But also, I think it has a lot to do with a deeper problem about personnel, and why people go to work in government, and their mindset. I think a very risk-averse mindset has settled in in government. This extends beyond antitrust to prosecution. There’s been a lot of documentation of the idea that prosecutors have been too afraid to bring cases and therefore hadn’t, for example, done much after the financial crisis because they were afraid of losing their cases.

So there’s a broader challenge for lawyers to get back their mojo and quit being such scaredy-cats. In a lot of areas of law enforcement, it just seems that extreme caution has become the watchword.

BRINK News: It seems as though Europe is more forward-thinking on regulation and enforcement than the United States. I’m curious what you make of that trajectory.

Professor Wu: I have mixed feelings about Europe. Obviously, they’re much more active. They’re much more concerned about privacy issues raised by companies. They’re much quicker to bring cases. But they have, in my view, approved mergers that even Americans haven’t been willing to approve. I think they’ve gone way overboard in their approval of mergers in the fertilizer and chemical sector.

My view is that they’ve fallen down on the remedy side. They make a strong case for these complex regulatory remedies that don’t seem to be working very well, and it’s given companies the sense that they have a green light as long as they agree to a bunch of complicated conditions. I don’t know what oversight of those conditions looks like. They always seem to end up with these extremely complicated programs.

I think that Europe needs to re-understand the importance of breakups and blocking mergers.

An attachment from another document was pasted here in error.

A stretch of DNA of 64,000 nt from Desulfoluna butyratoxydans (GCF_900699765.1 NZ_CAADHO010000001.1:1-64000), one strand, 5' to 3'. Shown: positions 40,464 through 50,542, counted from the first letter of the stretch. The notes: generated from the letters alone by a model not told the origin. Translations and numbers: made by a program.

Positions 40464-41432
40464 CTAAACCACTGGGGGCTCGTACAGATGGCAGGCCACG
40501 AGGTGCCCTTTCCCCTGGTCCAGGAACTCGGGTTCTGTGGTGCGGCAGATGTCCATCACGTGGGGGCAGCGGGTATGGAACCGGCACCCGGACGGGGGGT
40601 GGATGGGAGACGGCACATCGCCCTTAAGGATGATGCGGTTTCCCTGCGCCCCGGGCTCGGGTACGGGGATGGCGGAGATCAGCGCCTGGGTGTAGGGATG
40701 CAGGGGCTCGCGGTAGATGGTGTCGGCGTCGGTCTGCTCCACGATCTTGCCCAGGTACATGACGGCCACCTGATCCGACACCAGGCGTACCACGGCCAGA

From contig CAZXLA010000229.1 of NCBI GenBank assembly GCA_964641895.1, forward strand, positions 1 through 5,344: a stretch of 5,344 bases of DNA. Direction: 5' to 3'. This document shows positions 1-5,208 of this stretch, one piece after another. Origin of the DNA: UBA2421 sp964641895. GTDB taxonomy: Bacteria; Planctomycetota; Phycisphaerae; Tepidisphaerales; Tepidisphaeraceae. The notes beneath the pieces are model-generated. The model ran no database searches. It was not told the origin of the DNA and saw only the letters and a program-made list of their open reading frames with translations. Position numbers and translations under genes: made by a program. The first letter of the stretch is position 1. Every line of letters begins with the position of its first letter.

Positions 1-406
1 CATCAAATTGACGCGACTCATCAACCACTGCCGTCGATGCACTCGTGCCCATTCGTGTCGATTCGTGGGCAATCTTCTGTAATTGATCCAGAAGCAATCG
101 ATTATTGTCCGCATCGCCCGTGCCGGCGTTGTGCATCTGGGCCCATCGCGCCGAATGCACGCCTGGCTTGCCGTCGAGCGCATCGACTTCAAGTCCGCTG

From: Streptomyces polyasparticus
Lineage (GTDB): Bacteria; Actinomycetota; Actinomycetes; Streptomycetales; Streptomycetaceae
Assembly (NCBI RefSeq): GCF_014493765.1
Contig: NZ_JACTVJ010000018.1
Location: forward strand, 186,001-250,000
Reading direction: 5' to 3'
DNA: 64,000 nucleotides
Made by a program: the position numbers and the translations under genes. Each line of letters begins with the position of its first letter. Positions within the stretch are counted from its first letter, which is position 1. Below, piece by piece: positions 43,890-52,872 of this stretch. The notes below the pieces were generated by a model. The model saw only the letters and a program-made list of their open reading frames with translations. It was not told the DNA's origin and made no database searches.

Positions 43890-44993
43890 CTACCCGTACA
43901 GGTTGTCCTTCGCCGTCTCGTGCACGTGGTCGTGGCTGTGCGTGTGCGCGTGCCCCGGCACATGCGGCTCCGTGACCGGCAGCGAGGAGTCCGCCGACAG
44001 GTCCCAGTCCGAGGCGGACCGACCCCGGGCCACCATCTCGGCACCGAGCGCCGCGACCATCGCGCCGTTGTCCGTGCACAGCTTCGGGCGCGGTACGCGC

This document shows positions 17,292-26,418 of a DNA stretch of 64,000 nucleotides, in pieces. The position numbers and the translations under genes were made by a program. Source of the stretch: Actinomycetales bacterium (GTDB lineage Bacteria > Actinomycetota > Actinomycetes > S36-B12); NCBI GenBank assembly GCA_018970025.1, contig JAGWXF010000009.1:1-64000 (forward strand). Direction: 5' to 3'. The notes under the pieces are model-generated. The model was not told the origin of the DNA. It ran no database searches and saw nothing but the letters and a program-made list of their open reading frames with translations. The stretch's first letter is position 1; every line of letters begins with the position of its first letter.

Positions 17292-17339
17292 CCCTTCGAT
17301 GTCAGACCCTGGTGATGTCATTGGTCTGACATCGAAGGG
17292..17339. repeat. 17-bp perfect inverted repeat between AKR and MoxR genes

BRINK News: In your book, The Curse of Bigness: Antitrust in the New Gilded Age, you talk about the need to evaluate the economy in a more day-to-day way that resonates with common people. This seems like a perennial issue. Why has there been so little movement on the front?

Professor Wu: I think a lot of this has to do with the failure of communism and Marxism as viable alternatives. There was a huge part of the world which took the position that capitalism wasn’t properly assessing what people needed. But the alternative was such a failure that I think it created something of a reaction. Since then, I think people imagined the march of progress would be toward greater protections for workers and a more humanistic system. But things have drifted in the other direction over the last 20 years. And I guess the backlash is coming again.

This is a perennial issue. I don’t think you solve it. I don’t think there are that many people anymore who think if you just have a dictatorship of the proletariat that that would solve all their problems. But figuring out what continues to generate wealth and a vibrant society without the inherent cruelty of raw capitalism—I think figuring that out will never go away.

This interview has been edited and condensed for clarity.

Tim Wu

Professor at Columbia Law School and Contributing Writer at The New York Times

Tim Wu is a professor at Columbia Law School, and a contributing opinion writer for the New York Times. He is best known for his work on Net Neutrality theory.